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About us Faculty of Science and Engineering Our Research GRIP Nanomedicine and Drug Targeting Medicinal Inorganic Chemistry


Our research interests are in Bioinorganic and Medicinal Inorganic Chemistry. In particular the study of the role of metal ions in biological systems and of the mechanisms of action of metal-based anticancer agents are active topics of our research program. Besides synthetic chemistry and structural characterization of new metal complexes we strongly focus on an intensive biological evaluation of the new compounds as possible anticancer agents, and on the investigation of their mechanisms of action.

Of note, the peculiar chemical properties of metal-based compounds impart innovative pharmacological profiles to this class of therapeutic and diagnostic agents, most likely in relation to novel molecular mechanisms still poorly understood. The development of improved metallodrugs requires clearer understanding of their physiological processing and molecular basis of actions. Our research in the field constitutes the basis of a systematic and interdisciplinary approach to address some of the critical issues in the study of the molecular mechanisms of metallodrugs’ action via the implementation of high-resolution biophysical techniques coupled with more pharmacological methods. Thus, biophysical techniques such as high-resolution mass spectrometry (both molecular and elemental sensitive), various spectroscopies and X-ray crystallography, are complemented by fluorescence microscopy, protein expression and purification, screening of enzyme activity, as well as in vitro and ex vivo screening of drug toxicity, accumulation and metabolism.

An important task of our research is to discover the unique properties of metal compounds as modulators (inhibitors or activators) of proteins/enzyme activities, and to exploit them for different therapeutic and imaging purposes or as molecular biological tools. As an example, we have identified the aquaporins (AQPs), membrane water channels with crucial roles in normal human physiology and pathophysiology, as possible target systems for metal compounds. Certainly, there is considerable potential for translating knowledge of AQP structure, function and physiology to the clinic, and there is great translational potential in aquaporin-based therapeutics.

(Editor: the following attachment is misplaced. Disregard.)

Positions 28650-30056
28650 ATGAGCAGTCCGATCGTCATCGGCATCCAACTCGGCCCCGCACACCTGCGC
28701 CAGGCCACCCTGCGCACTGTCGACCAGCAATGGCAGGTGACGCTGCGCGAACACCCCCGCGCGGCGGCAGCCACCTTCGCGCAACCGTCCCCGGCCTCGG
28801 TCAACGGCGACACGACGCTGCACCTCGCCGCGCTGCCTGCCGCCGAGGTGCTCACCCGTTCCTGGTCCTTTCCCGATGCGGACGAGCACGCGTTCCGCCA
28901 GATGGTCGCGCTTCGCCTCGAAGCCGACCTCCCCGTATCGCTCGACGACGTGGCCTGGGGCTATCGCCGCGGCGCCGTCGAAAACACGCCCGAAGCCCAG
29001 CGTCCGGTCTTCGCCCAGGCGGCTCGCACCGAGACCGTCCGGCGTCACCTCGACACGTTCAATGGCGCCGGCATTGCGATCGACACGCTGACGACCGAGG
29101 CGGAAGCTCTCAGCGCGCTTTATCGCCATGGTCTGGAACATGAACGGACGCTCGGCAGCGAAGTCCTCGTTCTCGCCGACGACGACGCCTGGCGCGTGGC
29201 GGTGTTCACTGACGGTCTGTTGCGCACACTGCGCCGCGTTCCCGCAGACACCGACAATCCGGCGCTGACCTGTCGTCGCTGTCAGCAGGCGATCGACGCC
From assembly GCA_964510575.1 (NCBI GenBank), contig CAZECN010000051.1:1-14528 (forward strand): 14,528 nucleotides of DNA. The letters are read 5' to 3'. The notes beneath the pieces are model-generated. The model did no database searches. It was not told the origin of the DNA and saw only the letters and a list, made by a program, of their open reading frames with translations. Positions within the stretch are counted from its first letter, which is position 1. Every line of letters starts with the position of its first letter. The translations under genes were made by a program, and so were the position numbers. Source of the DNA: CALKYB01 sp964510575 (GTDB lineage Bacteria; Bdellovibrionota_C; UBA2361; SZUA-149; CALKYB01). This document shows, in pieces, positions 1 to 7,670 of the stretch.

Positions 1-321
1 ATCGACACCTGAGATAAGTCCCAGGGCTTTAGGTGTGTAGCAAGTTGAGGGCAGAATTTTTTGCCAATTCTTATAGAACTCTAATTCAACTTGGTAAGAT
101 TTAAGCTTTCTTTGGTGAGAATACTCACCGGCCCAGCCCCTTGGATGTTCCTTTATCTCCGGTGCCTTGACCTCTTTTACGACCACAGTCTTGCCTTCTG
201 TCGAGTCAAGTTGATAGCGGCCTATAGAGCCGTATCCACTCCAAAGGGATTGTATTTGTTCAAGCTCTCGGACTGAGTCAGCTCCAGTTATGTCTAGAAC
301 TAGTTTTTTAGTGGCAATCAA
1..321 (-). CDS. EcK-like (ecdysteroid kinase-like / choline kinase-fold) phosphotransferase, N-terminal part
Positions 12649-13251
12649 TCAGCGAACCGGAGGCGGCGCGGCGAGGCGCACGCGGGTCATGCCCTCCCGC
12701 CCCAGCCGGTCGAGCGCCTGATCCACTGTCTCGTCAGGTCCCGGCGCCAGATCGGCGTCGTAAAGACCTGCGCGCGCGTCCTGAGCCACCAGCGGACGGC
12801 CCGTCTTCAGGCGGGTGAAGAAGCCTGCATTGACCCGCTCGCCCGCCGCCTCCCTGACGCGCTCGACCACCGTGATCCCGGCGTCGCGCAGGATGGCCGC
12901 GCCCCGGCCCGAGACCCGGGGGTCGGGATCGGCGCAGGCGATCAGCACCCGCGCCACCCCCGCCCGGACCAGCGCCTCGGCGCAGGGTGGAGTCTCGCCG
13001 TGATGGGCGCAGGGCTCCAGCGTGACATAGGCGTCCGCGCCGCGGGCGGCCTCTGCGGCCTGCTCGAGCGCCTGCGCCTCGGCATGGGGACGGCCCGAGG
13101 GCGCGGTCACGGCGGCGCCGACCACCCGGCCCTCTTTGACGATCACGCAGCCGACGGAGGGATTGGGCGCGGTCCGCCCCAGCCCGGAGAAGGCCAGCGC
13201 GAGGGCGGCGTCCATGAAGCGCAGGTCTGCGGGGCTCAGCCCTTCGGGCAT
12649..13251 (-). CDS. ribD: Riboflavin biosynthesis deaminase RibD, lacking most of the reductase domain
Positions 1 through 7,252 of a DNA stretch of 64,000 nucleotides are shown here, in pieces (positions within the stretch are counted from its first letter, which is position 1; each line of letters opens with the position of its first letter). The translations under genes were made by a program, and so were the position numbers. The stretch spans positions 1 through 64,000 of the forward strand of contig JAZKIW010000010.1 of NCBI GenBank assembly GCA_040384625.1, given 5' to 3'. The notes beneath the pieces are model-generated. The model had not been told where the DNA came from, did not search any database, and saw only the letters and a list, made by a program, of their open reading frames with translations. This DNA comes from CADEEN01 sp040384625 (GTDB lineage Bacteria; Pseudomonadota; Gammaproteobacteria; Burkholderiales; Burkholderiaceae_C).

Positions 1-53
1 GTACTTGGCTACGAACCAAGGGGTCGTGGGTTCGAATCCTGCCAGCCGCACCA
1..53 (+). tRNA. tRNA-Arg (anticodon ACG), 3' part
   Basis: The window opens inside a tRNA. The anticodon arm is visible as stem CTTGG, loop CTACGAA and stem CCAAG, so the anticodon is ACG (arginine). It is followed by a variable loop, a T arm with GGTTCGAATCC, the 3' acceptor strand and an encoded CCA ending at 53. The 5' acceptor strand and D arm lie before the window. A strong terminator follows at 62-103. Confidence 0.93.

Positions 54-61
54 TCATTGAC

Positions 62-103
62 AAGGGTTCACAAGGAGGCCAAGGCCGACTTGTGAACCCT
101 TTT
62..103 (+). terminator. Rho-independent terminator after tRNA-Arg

Overall, these projects encompass a variety of metal ions and different ligand systems studied by various techniques, as well as numerous collaborations in the field. Our research is highly interdisciplinary ranging from Inorganic and Bioinorganic Chemistry to Molecular Biology, Biochemistry, Toxicology and Molecular Pharmacology.

The main topics studied in our lab include:

•         Synthesis of functional gold complexes

•         Molecular investigations of metal compounds’ interactions with biologically active ligands

•         Structure-function relationships studies of metal compounds with pharmacological properties

•         Design of metal-based theranostic agents

•         Design of metal compounds as possible aquaporin inhibitors with different therapeutic applications or as chemical probes

•         Development of in vitro and ex vivo assays for anticancer metallodrug screening.

Last modified:01 November 2017 12.07 p.m.